There’s a reason for this.  Scientific evidence has shown that melatonin releases small amounts of dimethyltryptamine (DMT) from the pineal gland.  DMT is a powerful (actually the most powerful) psychedelic drug, and also the only one that is naturally produced in the human (and other mammalian) brain and is likely responsible for both dreaming and near-death experiences (NDE’s).

Melatonin is fairly safe and won’t make you high or cause you to trip.  But if you want to remember your dreams more easily or have more interesting dreams, it might just do the trick.  You might not get as much sleep though, because you’ll be waking up from dreams more often.   It has been effective for my SAD.  I haven’t felt as depressed since I’ve been taking it, even though I’m probably getting less sleep.

Even though it’s available without a prescription, it’s always a good idea to check with your doctor before taking any hormonal supplement.

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Pink Paradise: Lake Hillier, Australia


When I first saw these pictures of Lake Hillier, a saline (salt) lake located in Middle Island, Western Australia, I thought they were Photoshopped, but they are quite real.   I think this lake is fascinating.   It looks like it could be on another planet.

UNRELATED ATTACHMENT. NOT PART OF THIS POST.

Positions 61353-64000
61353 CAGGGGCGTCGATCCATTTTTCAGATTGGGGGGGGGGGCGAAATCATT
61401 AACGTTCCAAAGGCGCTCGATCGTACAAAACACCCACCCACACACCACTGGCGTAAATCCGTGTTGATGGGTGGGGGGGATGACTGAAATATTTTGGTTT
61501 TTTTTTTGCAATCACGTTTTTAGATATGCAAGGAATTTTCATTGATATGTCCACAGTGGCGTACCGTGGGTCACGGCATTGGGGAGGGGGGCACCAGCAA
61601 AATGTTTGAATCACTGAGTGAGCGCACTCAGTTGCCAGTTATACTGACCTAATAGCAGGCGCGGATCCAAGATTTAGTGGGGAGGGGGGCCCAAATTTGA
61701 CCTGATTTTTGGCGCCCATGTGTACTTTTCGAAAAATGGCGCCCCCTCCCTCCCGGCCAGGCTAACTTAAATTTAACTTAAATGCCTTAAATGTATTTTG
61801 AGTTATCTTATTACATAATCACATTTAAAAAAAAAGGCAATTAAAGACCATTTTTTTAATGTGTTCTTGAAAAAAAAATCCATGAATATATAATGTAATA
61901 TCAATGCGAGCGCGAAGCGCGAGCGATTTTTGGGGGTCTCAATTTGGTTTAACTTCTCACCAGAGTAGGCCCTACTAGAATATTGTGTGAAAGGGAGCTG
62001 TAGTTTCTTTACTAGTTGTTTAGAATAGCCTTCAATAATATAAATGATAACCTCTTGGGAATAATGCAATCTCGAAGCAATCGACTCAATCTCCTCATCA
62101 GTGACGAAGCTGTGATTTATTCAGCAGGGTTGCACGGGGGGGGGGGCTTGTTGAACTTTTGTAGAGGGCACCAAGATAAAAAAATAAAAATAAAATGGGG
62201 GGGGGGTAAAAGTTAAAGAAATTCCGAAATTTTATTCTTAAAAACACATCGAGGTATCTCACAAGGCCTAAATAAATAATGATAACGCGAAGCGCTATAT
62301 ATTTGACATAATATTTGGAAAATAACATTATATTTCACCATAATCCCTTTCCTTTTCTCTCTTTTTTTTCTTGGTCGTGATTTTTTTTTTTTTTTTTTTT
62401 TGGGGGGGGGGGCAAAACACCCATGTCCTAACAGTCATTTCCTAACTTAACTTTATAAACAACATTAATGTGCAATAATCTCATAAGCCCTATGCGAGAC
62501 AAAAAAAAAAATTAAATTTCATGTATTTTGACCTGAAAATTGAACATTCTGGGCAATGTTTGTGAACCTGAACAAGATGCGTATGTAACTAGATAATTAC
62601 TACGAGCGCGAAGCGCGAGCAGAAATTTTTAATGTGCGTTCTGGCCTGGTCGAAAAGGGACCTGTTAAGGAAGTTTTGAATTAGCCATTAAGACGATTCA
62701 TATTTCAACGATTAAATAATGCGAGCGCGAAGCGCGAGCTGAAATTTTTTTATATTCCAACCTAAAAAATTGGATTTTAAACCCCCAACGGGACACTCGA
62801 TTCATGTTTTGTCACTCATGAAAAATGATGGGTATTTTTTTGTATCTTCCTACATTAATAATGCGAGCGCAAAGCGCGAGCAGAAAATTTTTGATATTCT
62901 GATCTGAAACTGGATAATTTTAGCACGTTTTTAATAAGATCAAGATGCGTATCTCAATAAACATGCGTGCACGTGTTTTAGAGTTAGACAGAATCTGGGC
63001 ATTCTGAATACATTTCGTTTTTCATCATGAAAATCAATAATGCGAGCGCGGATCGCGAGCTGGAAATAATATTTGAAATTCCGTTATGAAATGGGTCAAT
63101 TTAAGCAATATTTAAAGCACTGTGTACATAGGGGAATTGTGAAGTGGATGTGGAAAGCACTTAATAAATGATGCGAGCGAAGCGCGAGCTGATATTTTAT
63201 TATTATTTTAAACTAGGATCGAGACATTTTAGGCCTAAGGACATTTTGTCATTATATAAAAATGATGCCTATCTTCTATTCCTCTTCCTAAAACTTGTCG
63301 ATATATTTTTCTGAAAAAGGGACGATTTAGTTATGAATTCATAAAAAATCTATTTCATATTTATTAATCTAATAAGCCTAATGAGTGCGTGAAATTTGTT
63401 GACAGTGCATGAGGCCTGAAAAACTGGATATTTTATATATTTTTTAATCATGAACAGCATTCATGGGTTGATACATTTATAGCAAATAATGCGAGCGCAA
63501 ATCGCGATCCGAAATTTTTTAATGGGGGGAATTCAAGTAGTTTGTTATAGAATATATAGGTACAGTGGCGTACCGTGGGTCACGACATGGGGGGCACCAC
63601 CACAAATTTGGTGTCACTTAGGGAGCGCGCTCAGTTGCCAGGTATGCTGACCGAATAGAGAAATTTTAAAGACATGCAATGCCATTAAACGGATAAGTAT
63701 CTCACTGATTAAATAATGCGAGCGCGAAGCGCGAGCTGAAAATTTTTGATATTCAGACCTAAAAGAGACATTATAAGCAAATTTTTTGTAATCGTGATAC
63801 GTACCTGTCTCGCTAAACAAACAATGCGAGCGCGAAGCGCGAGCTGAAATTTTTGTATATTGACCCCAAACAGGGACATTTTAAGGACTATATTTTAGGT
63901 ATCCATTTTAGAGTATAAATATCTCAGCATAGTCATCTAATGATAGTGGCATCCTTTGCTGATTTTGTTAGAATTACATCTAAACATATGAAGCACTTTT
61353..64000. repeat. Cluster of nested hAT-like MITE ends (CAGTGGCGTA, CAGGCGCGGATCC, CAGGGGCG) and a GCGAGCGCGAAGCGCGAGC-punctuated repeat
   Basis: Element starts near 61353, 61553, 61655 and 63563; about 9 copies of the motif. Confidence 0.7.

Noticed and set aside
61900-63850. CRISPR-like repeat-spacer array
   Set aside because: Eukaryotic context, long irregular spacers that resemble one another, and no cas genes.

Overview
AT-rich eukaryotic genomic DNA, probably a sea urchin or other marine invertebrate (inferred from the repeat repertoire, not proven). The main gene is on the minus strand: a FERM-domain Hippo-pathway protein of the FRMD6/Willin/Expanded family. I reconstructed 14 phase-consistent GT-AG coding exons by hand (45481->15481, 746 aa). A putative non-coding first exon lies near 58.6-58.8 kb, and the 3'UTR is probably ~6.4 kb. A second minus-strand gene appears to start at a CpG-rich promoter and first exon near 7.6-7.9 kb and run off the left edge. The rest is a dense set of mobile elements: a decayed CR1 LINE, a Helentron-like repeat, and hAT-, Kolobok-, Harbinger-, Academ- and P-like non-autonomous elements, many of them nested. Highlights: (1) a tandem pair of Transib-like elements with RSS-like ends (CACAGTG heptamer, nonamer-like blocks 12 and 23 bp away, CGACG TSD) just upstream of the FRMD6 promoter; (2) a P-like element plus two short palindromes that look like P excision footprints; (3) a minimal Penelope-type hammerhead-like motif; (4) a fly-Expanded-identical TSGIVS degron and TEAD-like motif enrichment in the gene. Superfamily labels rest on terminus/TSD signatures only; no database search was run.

Here is a short article I found that describes how it gets its bright pink color (edited and shortened).

In Australia, precisely in Middle Island, there is a lake that can amaze anyone who visit it. The lake is named Lake Hillier. The unique color of the lake is the primary attraction for tourists that come to visit. The pink color is thought to come from the micro-organism Dunaliella salina and Halobacteria, but some say that the pink color caused by red halophilic bacteria in high concentrations salt.

In Australia, Lake Hillier became a favorite destination for tourists. Pink water in Lake Hillier is safe if exposed to human skin. Travelers who come here can play in the water or even swim freely.  Because the location of Lake Hillier is in the middle of the wilderness and the size is more than 600 meters, Lake Hillier can only be seen fully from the air. Lake Hillier was discovered in 1802 by British explorer Matthew Flinders.  Hillier is not the only one lake that have a pink color in the world. Lake Retba in Senegal also has the same color as Lake Hillier.